Give us a little more information and we'll give you a lot more relevant content
Your child's birthday or due date
Girl Boy Other Not Sure
Add A Child
Remove A Child
I don't have kids
Thanks For Subscribing!
Oops! Something went wrong. Please contact

Australian Police Have an Algorithm to Track Kids Who Might Break the Law

The Philip K Dickian program has already stirred up a lot of controversy for allegedly targeting teens and minorities.

The idea of police predicting crime in order to better prevent it has been a trippy — and morally bankrupt — sci-fi plotline for years. But now a program in Australia is turning this Philip K Dickian nightmare into a frightening reality.

A new report from the Youth Justice Coalition takes a deep look into the New South Wales Police’s Suspect Targeting Management Plan (STMP), which is a risk-assessment tool that uses an algorithm to determine how likely someone is to commit a crime. The program is meant to prevent future crimes from occurring by putting the focus on repeat offenders or even anyone who the algorithm determines might do something illegal.

STMP has obviously generated a lot of controversy for its preemptive crime fighting measures, especially when people discovered that the algorithm it uses can mark kids as young as 11. Said algorithm is also stirring up some divisiveness, as it determines how likely someone is to commit a crime and then labels them into the categories of extreme risk, high risk, medium risk, or low risk. This troubling development is only made worse when it was discovered that the criteria for what exactly makes a person an “extreme risk” is not currently available to the public.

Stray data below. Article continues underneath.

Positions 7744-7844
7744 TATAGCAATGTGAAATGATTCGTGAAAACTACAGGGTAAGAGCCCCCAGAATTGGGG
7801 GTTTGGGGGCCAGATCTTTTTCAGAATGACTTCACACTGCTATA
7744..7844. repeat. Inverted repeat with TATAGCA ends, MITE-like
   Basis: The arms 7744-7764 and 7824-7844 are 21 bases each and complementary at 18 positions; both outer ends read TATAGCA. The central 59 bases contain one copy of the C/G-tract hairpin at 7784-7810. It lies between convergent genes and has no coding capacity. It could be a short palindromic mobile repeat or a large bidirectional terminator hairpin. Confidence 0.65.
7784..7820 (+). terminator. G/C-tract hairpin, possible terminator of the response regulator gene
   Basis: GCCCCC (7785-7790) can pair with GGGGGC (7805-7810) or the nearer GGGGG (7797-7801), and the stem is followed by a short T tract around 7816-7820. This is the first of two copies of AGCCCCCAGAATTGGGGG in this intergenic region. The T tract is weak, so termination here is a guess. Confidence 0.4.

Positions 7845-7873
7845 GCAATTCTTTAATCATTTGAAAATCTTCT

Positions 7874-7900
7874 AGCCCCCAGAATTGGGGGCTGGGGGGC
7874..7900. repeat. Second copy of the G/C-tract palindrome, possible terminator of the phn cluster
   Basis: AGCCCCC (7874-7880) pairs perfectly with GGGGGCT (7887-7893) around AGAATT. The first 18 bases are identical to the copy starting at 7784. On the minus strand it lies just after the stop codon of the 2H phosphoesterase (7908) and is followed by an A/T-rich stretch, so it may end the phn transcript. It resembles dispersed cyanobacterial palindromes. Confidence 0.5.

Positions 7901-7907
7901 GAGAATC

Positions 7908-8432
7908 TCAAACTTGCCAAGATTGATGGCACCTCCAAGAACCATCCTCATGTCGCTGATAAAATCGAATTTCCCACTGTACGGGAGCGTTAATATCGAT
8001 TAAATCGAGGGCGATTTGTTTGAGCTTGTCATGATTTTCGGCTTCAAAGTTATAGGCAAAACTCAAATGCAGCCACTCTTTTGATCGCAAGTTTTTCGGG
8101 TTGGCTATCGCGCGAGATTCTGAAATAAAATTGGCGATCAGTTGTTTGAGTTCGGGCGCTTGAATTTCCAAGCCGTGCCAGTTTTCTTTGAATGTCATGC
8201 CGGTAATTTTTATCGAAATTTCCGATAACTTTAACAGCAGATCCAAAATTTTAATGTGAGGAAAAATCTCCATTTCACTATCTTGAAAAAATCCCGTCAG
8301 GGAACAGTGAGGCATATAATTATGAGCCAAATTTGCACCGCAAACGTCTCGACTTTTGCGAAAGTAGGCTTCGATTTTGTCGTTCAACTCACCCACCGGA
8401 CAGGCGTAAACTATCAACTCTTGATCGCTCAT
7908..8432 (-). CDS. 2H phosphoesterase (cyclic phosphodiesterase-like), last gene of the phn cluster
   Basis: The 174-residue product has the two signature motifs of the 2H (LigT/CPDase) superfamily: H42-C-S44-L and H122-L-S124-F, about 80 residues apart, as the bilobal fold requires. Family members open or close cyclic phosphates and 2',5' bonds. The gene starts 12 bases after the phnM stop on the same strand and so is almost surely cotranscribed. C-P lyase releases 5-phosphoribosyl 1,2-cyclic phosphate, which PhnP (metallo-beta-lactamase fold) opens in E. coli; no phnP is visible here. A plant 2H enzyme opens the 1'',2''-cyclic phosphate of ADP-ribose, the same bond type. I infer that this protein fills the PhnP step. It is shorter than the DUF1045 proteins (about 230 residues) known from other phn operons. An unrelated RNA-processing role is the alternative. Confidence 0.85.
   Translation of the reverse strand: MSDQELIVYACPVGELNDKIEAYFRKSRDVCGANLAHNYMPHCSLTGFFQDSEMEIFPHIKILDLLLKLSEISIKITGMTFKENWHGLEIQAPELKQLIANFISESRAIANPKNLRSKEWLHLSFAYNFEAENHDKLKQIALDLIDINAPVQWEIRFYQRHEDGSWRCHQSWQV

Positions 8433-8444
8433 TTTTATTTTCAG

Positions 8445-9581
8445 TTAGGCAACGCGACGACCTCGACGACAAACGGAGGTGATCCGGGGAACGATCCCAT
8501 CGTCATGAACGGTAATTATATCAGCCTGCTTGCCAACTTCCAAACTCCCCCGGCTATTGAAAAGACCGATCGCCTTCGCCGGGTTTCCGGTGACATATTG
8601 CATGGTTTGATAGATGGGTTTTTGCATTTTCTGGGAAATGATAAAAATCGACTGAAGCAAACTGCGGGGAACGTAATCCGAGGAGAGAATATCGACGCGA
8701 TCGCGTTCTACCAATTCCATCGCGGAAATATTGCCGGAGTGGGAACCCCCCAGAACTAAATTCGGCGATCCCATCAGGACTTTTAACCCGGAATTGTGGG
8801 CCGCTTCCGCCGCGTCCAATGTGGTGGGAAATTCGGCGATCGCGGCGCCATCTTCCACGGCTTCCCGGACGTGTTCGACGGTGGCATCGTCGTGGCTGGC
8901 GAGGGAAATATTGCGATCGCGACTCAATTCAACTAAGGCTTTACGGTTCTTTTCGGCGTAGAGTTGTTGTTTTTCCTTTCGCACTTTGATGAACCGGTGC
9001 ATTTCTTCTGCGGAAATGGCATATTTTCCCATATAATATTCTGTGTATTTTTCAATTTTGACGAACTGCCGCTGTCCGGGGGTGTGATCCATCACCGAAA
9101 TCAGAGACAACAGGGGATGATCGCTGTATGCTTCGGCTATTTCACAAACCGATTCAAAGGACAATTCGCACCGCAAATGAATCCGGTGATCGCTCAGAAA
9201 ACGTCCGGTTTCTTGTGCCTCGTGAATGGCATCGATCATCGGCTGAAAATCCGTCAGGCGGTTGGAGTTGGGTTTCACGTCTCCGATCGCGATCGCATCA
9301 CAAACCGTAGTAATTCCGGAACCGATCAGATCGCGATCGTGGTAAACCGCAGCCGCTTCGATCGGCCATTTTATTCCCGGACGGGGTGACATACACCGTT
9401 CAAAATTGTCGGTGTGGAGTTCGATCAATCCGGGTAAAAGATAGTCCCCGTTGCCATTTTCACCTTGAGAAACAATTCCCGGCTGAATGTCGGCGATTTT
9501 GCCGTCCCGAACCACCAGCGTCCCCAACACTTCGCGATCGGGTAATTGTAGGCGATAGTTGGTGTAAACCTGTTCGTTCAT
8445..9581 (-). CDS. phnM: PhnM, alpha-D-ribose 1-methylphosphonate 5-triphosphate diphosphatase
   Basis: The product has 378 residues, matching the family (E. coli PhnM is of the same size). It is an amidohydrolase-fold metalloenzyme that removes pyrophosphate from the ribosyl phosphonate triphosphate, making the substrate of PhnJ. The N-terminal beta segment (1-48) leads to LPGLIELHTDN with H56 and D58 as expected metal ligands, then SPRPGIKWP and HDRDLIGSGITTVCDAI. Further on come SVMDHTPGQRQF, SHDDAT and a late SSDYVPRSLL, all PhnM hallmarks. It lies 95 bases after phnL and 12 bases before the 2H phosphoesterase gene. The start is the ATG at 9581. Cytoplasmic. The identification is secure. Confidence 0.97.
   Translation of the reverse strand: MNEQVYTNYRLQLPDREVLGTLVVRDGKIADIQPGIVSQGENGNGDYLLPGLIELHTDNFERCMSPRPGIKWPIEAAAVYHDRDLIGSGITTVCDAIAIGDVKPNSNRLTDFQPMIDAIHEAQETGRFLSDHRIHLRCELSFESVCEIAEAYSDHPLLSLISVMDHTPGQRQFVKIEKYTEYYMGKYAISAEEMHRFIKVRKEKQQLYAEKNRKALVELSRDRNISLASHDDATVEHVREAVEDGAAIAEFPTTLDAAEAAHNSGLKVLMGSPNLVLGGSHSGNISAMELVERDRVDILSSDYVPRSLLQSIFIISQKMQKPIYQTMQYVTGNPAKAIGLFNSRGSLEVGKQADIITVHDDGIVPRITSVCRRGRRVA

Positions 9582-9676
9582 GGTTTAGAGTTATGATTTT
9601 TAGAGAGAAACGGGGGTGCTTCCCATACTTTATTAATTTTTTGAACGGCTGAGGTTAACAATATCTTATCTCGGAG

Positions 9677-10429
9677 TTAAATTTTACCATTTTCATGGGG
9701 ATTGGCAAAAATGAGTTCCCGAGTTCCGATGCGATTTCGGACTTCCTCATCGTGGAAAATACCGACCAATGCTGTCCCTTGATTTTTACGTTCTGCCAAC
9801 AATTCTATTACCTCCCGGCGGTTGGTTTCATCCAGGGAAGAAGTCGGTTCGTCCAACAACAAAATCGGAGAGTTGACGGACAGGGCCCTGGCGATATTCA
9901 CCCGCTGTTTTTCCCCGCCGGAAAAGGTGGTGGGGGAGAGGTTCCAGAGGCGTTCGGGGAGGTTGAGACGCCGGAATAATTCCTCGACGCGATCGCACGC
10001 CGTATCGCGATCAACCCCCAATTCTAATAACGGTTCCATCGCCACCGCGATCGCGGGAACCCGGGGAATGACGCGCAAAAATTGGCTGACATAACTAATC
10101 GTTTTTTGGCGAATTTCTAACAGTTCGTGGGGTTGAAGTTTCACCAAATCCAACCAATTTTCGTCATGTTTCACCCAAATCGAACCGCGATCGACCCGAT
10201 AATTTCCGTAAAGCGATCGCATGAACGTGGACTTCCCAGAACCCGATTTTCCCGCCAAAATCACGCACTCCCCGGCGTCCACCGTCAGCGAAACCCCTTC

australian police

For someone to be tracked by STMP, they must be “nominated” by police. And, unsurprisingly, a disproportionate number of people nominated have been younger than 18. Considering that the police have begun using the STMP program to justify suspicion instead of “reasonable grounds to suspect”, being labeled by this program could immediately make someone’s life a living hell, even if they’ve done nothing wrong. In one very troubling case, a 16-year-old was stopped and searched by police because STMP concluded that “young people who get on the last carriage of a train and wear Nautica are known to commit criminal damages (graffiti).”

Fortunately, the Youth Justice Coalition is already taking steps to prevent this futuristic police computer from harassing any more kids. The report from the group called for a review of the STMP by the Law Enforcement Conduct Commission, which is an independent group dedicated to making sure police conduct is up to standards. They also requested that the NSW Police discontinue using STMP for people under 18.